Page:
A troubled smartphone that was recalled due to catching fire returns at two-thirds of original asking price
The Galaxy Note 7 rises from the ashes as the Galaxy Note FE.
The troubled Galaxy Note 7 that caught fire, causing damage to people, property, and Samsung’s reputation, is returning to the market this week as the Galaxy Note Fan Edition.
Samsung says the Note FE has “perfect safety” with a new battery and will cost 700,000 South Korean Won (£470) – approximately two-thirds of the original asking price for the Note 7 – when it sells on home turf this Friday.
The Note FE will be made from salvaged parts and will be limited to just 400,000 units initially, with overseas sales plans to be determined later.
The original Note 7 was one of the biggest black eyes in Samsung’s history, damaging the reputation of the brand and forcing it to accelerate plans for its follow-up, the Galaxy S8. When the Note 7 was launched in August 2016, it was also one of the most expensive Samsung phones, starting at £700.
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Samsung Note7 customer shows charred remains of the phone after it caught fire
But after reports emerged that its batteries were prone to overheating and catching fire, Samsung was forced to recall the phone within a month of its launch, releasing a second version with different batteries. Despite the changes, the second batch also overheated, prompting Samsung to discontinue the Note 7 and disable any not returned with a software update.
The debacle dealt a blow to Samsung’s corporate image. Aviation authorities worldwide banned the phone on flights, and photos of scorched Note 7s circulated on social media. Samsung spent billions of pounds to recall the Note 7 and fix its damaged brand. In addition, the company released investigation results that blamed flaws in the design and production of batteries supplied by two battery makers.
After the recall of millions of Note 7 phones, environmental activists have pressured the South Korean tech giant to reuse the electronics parts to reduce waste. Samsung said the Note FE is part of its effort to minimize waste.
Similar to the previous Note series, the Note FE features a large 5.7 screen in the traditional 16:9 ratio, a stylus, and an iris scanner, after the latter, which was added to the recent Galaxy S8 to great success.
Samsung’s disastrous Note 7 smartphone episode took a new turn today when one of its new replacement handsets started to smolder during a flight in the US on Wednesday.
The South Korean company recalled 2.5m smartphones during September after several reports of the devices catching fire during or after charging, offering replacement units to customers. Last week claimed it had replaced 60% of handsets in South Korea and the US.
Samsung Note 7 owner Brian Green – whose phone had already been exchanged for a new one – claims that his handset started smoldering during a Southwest Airlines flight from Louisville, Kentucky, to Baltimore.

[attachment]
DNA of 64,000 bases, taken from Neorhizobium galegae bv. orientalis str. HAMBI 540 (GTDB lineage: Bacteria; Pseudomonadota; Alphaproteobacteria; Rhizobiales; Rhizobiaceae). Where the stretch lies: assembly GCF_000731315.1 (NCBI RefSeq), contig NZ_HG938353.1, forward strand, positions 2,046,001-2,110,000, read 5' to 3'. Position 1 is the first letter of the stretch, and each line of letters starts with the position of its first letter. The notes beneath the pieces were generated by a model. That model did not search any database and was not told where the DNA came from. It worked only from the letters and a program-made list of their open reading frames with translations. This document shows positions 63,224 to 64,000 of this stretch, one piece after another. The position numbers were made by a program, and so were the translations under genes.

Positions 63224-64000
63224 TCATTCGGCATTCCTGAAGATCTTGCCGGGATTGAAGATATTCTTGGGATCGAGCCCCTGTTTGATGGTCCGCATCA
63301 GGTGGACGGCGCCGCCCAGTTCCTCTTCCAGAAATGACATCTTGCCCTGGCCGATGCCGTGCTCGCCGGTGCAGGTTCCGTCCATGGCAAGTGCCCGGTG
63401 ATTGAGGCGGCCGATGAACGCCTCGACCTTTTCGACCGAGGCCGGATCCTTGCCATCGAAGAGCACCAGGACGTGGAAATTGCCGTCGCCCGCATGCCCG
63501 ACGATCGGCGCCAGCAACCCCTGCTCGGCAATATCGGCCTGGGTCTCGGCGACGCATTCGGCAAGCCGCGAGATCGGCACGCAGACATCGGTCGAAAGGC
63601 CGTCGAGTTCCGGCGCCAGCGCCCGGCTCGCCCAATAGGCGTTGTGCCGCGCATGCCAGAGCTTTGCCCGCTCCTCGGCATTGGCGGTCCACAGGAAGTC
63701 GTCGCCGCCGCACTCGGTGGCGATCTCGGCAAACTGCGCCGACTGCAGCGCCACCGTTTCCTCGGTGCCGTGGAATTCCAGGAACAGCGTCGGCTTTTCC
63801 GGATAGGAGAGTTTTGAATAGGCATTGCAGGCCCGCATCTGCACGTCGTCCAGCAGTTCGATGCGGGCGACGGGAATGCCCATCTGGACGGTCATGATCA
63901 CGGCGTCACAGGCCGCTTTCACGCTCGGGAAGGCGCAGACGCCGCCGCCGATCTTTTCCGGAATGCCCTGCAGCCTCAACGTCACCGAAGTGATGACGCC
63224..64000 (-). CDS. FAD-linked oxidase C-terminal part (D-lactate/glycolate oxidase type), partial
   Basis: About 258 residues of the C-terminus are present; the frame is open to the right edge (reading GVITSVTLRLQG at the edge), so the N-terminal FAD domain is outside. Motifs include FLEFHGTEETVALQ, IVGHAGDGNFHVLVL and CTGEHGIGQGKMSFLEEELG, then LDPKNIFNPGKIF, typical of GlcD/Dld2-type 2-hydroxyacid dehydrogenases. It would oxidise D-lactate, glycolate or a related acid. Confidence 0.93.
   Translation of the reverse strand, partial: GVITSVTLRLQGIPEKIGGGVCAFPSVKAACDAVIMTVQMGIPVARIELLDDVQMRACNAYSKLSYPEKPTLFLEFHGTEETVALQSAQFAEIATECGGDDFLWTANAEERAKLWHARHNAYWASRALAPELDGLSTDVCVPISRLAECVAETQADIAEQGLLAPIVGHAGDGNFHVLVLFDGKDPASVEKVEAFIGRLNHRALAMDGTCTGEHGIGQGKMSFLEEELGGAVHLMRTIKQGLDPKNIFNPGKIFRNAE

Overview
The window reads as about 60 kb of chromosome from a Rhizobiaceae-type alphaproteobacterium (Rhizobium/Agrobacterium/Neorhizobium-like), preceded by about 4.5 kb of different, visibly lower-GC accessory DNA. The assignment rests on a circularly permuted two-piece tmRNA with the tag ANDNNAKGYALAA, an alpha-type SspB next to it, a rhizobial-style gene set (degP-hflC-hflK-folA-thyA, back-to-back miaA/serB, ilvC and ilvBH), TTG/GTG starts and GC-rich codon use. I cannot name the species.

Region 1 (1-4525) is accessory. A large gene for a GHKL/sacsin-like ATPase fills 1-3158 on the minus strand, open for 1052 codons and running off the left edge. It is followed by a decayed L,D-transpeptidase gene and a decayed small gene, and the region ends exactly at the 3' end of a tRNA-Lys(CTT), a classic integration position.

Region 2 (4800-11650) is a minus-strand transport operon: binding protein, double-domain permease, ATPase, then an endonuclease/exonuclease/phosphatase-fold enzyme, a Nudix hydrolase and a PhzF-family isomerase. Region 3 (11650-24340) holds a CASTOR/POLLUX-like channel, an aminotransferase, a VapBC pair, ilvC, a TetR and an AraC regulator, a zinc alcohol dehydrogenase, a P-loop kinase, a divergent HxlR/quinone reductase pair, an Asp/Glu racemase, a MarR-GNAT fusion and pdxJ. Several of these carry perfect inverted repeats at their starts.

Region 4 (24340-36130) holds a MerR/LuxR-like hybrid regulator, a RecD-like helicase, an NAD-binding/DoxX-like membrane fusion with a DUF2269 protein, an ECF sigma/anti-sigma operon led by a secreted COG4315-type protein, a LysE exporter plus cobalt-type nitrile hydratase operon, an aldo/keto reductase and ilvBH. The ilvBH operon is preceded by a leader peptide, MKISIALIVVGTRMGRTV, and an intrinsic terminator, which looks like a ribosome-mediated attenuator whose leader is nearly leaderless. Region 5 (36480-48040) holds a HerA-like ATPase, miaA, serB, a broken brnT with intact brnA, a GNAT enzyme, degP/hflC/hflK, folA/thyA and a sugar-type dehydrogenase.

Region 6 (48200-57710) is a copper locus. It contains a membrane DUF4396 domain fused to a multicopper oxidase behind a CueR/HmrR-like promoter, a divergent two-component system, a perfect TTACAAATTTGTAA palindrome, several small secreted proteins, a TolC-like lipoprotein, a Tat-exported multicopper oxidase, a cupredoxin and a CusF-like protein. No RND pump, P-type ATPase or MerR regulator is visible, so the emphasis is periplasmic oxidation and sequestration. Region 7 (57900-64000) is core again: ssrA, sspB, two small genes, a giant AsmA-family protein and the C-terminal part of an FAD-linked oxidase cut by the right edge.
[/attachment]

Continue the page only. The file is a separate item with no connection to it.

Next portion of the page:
Green confirmed to The Verge that he had collected the phone from an AT&T store on 21 September. A photograph of the packaging reveals a black square symbol, indicating that it is a replacement model.
Samsung share price dives after Galaxy Note 7 phone recall
The incident raises questions about the quality of the replacement handsets and the efficacy of Samsung’s recall program, which the company blamed on faulty batteries.
Customers who had bought the Galaxy Note 7 were entitled to trade it in for a new version of the smartphone that didn’t suffer from the same battery fault. However, if these phones are also vulnerable to the same problem, Samsung may have a much bigger problem on its hands.
In a statement, a Samsung spokeswoman said: “Until we can retrieve the device, we cannot confirm that this incident involves the new Note 7. We are working with the authorities and Southwest now to recover the device and confirm the cause. Once we have examined the device, we will have more information to share.”
Some analysts say the disaster could cost Samsung $5bn in revenues. The handset, which costs nearly $1,000, had initially been greeted with rave reviews when it launched in August 2016, but news of the recall wiped $11bn off the company value though the share price has since recovered.
Samsung Galaxy S8 palms-on: thrilling and almost cozy
Ahead of its April 28 launch, Alex Hern receives a develop have a look at Samsung’s hottest new smartphone
The S8’s Bixby digital assistant in movement.
In pix, the new Samsung Galaxy S8 doesn’t appear that unique from the Galaxy S7 Edge that preceded it. The chin and forehead of the tool had been radically foreshortened. Sure; however, the desirable issue of the device remains its wraparound display screen, which curves over the left and proper edges to provide a bezel-loose effect.
The Galaxy S8 is docked in DeX mode.
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The Galaxy S8 is docked in DeX mode. Photograph: Alex Hern for the
Another predominant new characteristic to see a international launch is Samsung DeX, quick for Desktop Experience, which lets users of the S8s dock their telephone and use it as a complete-blown computer computing environment, with keyboard and mouse control, and access to suites including Office and Autodesk thru a virtual laptop carrier.
Samsung Galaxy S8 and S8+ unveiled with ‘infinity display.’
But within the hand, the cause for shaving off the one’s greater millimeters from the pinnacle and backside turns into clean. For the first time since telephone screens broke five inches, the Galaxy S8 is nearly secure to apply one-handed.